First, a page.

In the early modern age, pastoral poetry became a current genre of the praise of rulers, kings and emperors. In spite of its overwhelming richness and contemporaneous importance, this branch of the bucolic genre has received relatively little attention from researchers. Even in comprehensive works on the history of the genre, one often finds hasty remarks, e.g. that these panegyric poems were foremost influenced by Vergil’s Eclogue 4.
The present paper offers a short overview of the immense diversity of the genre, paying great attention not only to Vergil, but also to the decisive influence of Calpurnius Siculus, Sannazaro and Baptista Mantuanus, as well as to the techniques of the Kreuzung der Gattungen, mainly to the interaction between pastoral and epic poetry. The analysis shows that, in spite of the huge variety of forms and the large distances in time and space, the image of the ideal emperor is surprisingly constant, and that the picture of the mythical Golden Age is almost completely drawn with the motives of the idealized reign of Augustus taken from epic poetry.
The paper focuses on the bee-simile (9. 283–293) and its application to Cato. Via a detailed analysis of the motif, the passage, and the context as well as the inter- and intratextual aspects of Lucan’s Bildsprache (especially with respect to Vergil’s Georgics) the author discusses how the Lucanean Cato can be understood and how he may be assessed with regard to an interpretation of the narrative as a whole. The elaborate simile not only gives a frightening insight into the figure’s character, but also, by evoking the similes previously used for Pompey, it inevitably draws the characters into relation with each other. The famous, but perhaps simplistic idea that Cato, the perfect stoic and republican, is the real ‘hero’of the poem, is challenged.
The article investigates the uses of the motif of the Warrior Women in János Arany’s epic poetry. The author of the article claims that the motif of the Warrior Women in Arany’s poetical discourse stemmed from the romantic literary tradition of the 1820–1830s. Furthermore, she argues that an old Scottish ballad, purportedly known by János Arany, provided the pattern that had been imitated by the Hungarian poet. Hence, the romantic image of the Hungarian Warrior Woman has become a highly symbolic and propagandistic content in Arany’s poetry during the 1850s. It reveals a genuine nineteenth-century endeavour of the nation-building process in order to promote the nation’s ready-to-fight patriotic women as models to be followed.
The present article explores the way how medieval people thought about time and organized their lives in light of the constant
passing of time. Whereas modern philosophers and historians have generally credited the Middle Ages with a radically different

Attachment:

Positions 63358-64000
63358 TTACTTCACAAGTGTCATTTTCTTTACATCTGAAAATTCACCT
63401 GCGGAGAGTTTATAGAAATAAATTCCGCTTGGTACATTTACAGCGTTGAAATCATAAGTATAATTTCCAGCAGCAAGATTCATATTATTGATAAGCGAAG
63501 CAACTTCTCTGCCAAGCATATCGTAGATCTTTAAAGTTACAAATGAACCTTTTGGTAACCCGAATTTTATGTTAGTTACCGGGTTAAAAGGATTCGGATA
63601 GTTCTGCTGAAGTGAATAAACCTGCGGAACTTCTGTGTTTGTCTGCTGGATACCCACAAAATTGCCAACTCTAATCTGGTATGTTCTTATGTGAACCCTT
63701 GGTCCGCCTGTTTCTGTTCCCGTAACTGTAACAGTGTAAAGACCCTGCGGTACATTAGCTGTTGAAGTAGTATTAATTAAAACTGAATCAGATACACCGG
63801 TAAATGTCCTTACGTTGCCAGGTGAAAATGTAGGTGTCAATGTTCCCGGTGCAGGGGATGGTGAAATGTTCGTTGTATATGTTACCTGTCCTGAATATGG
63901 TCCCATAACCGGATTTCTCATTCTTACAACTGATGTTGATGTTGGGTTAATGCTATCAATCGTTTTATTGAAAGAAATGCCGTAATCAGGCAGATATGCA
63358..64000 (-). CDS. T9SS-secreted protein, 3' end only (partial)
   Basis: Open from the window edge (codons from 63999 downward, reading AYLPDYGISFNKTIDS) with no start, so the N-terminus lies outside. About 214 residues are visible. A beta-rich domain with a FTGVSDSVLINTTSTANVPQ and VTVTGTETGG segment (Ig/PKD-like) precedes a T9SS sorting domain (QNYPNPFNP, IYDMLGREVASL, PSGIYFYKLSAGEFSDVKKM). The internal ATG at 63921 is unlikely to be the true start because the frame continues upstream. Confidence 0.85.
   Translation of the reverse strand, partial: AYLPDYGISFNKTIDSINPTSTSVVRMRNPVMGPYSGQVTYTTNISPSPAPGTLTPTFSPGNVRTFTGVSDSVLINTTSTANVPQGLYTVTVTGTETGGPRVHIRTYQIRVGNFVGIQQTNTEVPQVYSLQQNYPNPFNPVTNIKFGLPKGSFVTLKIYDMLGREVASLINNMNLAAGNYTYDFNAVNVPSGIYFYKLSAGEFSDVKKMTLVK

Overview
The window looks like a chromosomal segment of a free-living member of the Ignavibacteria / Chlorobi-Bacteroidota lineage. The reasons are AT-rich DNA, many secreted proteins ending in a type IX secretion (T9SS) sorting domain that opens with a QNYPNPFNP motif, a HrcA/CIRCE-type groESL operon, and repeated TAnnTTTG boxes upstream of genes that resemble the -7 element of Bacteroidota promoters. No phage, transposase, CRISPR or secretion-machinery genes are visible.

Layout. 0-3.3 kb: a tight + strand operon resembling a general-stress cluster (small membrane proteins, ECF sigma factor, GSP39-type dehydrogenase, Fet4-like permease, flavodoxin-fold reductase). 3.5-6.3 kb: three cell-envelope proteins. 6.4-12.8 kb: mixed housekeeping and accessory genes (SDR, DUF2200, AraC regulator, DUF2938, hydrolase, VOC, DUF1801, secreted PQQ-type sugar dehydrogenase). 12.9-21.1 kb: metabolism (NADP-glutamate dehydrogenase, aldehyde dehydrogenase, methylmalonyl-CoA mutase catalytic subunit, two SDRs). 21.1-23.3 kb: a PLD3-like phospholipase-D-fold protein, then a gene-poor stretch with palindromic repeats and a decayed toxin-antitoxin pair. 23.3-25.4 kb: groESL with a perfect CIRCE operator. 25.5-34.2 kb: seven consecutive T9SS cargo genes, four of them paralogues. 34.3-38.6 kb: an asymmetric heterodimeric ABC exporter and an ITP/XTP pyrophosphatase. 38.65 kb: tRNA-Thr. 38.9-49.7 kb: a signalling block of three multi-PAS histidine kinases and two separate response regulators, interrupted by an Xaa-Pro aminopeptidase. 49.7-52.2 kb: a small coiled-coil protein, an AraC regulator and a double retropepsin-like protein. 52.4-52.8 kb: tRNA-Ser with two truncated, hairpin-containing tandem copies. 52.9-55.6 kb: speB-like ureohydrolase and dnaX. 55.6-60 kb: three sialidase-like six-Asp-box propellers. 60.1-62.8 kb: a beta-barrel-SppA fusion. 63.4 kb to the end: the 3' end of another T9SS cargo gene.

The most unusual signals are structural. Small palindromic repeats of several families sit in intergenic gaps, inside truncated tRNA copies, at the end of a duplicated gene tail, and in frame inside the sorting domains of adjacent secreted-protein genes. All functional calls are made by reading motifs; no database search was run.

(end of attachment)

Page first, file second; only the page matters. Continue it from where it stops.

time concept in contrast to the modern world, here I will argue that occasionally the differences were considerably less stringent
and perhaps not even existent. Often, quite naturally, the mental-historical framework was deeply influenced by the Catholic
Church which perceived human life within the extremes of life and death, or of secular time and eternity. The analysis will
take us from Old High German heroic epic poetry represented by the “Hildebrandslied” with its noteworthy emphasis on the many
years in which the father did not see his son, to the late Middle Ages when Oswald von Wolkenstein, through his poetry, and
Helene Kottannerin, through her unique diary, indicated their full awareness of the meaning of time in its measurable quality.
Not every author reflected the same concept of time, and many of them simply took their readers to the timeless world of King
Arthur. Other authors, however, such as the Stricker, expressed a clear idea of time almost in the modern sense of the word
by way of positioning their protagonists in problematic situations when they are suddenly pressed for time and need to reach
The article does not intend to blur the differences between the Middle Ages and our own cultural period, but it wants to deconstruct
the romantic sentiment that the consciousness of time prevalent in the Middle Ages was completely different to the modern
concept of time.
EpicPoetry]. Csíkszereda : Pallas-akadémia Könyvkiadó .
Demény , István Pál 1999 a Bika képében viaskodó táltosok a régi Kínában [Táltos Battling in the Shape of Bulls in Ancient China]. In Idem. Táltosok, kerekek, lángok. Összehasonlító
), riddle, children’s song, myth, epicpoetry ( Vukelić 2014 :245), and that there are elements that link a belief narrative to other prose genres (e.g., Milosević Đorđević 2000 ; Radulović 2012 ). Taking into consideration the specifics of belief
and convincing way how Zsigmond Szendrey, the initiator of the collection, tried to collect the epicpoetry material in Nagyszalonta based on outdated principles, how unprepared and sometimes misguided his student collectors were, and how Kodály, who